As early Dive singles rolled out slowly over the last two years, much buzz was made of Zachary Cole Smith's involvement with Brooklyn jangle poppers Beach Fossils. The thumbprint of Dustin Payseur was certainly felt on those early singles, in the breezy aesthetic that Smith's project adopted in its infancy, and in the way that, despite the obvious obfuscation of the lyrics on tracks like 'Sometime', there was this sense that everything Smith was saying was important.

But that breeziness, that wind in your hair, light-leaked, lens-flared, sun-baked summer pop sound that Beach Fossils has so adequately mined over their short career was short-lived in the Dive pantheon. Whether it was Smith playing his cards close to his chest with those early singles, or whether the band legitimately became more fully formed after their stint playing shows night after night in Brooklyn DIY spaces, each single released revealed a deeper, more fleshed out take on the sound that Brooklyn's Captured Tracks label has so long associated itself with. The 'Human' 7" dropped. More live shows. 'Doused' hit the internet. Smith's project morphed from sub-Beach Fossils indie pop to muscular post-punk more indebted to the insular sounds of isolation and depression than to the feel good vibes that always seem to accompany any mention of Payseur's project. It became clear quite quickly that this record from the newly dubbed DIIV was going to be something special--something far beyond the occasional footnote on a career as a Beach Fossils live member.

And then Oshin gave us more than we might have ever anticipated. It's a record in two parts. The first is a summer album giving off an air of Martin Courtney and generally hooking in those who still might approach this album, for whatever reason, as a summery side project of sorts. That's not to say that these tracks slack off in any way. Aforementioned early single 'Human' functions as a centerpiece to this early half, with Devin Ruben Perez's sprightly bassline becoming the bedrock for Smith's art-damaged imagery. Sunrises and birds flying may seem an all too common topic for a tune like 'Human', but such common images soon take a turn for the absurd with lines like "Young light waves in/drink the heat and climb and twist/fawn looking for a friend to kiss." Powerful images indeed, despite their seemingly nonsensical construction. It's the Cobain approach to songwriting, evoking emotions through specific imagery rather than spelling out anything concrete. It's quite ambitious to force the listener to fill in the gaps like that, especially when the vocals lie so low in the mix, but it's clear that Smith has spent quite a bit of time massaging these words in addition to the obviously light and catchy instrumental.

While the first side of the record gives you the fix of reverb-drenched guitar lines and upbeat choruses that you might have (fairly) come to this record seeking, there's a quartet of tracks that forms the second half of the record that sonically matches the imagery evoked on the first side. Starting with 'Follow', what is perhaps the most catchy track to first see the light of day on Oshin, and continuing on down through 'Doused' (and particularly the latter two tracks of that stretch), Smith and company present us with the motorik that began to define their later singles. 'Doused' gives us straightforward drive, attack and ambition. It's tracks like these that make it clear that Smith was delving heavily into Jandek tapes and Nirvana bootlegs, for these tunes are darker, both lyrically and musically, than any early reference points might suggest. Smith's opening intonation on the title track ("Oh fuck the world / Alien love / Pull me out / in your flood") seems most integral to the thematic sensibilities of the second half of this record. We're deep in the shit here, and these images, as well as the pounding tom beat suggest an itchy sort of isolation. Nothing feels good for no reason, and Smith effectively encapsulates that in a few hazy images rather than one explicit statement.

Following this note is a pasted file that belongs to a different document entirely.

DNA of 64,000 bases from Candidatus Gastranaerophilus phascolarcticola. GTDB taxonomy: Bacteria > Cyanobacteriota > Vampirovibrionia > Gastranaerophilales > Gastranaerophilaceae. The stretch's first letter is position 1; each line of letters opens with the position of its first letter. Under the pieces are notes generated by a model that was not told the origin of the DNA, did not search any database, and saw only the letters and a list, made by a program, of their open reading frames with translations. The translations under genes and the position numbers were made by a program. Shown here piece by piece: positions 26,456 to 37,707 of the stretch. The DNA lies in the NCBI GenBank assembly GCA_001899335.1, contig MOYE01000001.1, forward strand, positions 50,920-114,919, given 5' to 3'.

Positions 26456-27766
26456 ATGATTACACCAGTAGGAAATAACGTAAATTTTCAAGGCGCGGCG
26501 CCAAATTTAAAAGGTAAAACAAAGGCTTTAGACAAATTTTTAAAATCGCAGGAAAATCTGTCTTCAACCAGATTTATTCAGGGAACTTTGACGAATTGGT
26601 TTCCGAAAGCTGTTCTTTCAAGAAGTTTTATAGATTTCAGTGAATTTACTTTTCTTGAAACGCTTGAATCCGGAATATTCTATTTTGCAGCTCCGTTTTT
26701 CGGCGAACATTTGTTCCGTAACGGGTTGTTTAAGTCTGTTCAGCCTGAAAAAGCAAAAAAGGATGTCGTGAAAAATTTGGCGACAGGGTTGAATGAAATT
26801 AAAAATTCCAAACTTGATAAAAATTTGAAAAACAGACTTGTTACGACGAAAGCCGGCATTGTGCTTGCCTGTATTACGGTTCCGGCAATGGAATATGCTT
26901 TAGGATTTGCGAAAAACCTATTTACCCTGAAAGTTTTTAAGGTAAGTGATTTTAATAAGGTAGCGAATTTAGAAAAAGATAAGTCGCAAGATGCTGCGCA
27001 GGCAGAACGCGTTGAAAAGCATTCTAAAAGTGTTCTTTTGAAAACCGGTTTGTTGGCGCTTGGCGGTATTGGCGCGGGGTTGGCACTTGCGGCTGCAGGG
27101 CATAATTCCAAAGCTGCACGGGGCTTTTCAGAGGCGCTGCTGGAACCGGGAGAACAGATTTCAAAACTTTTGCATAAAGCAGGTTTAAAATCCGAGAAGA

It's this evocative approach to songwriting, rather than anything happening sonically, that suggests the infinite promise of DIIV's future. Sure the, guitar work is great, the basslines are amongst the best in indie rock, and Colby Hewitt can sure play those drums, but a lot of guys in this business are competent musicians. What Smith has mastered, as few can as early in their career as he has, is the ability to conjure moods, both through specific lyrical imagery and through the melodic turns each track takes. It's taken a full album cycle, but I think we can safely say that we won't be looking back on Smith's career as that guy who played guitar with Beach Fossils.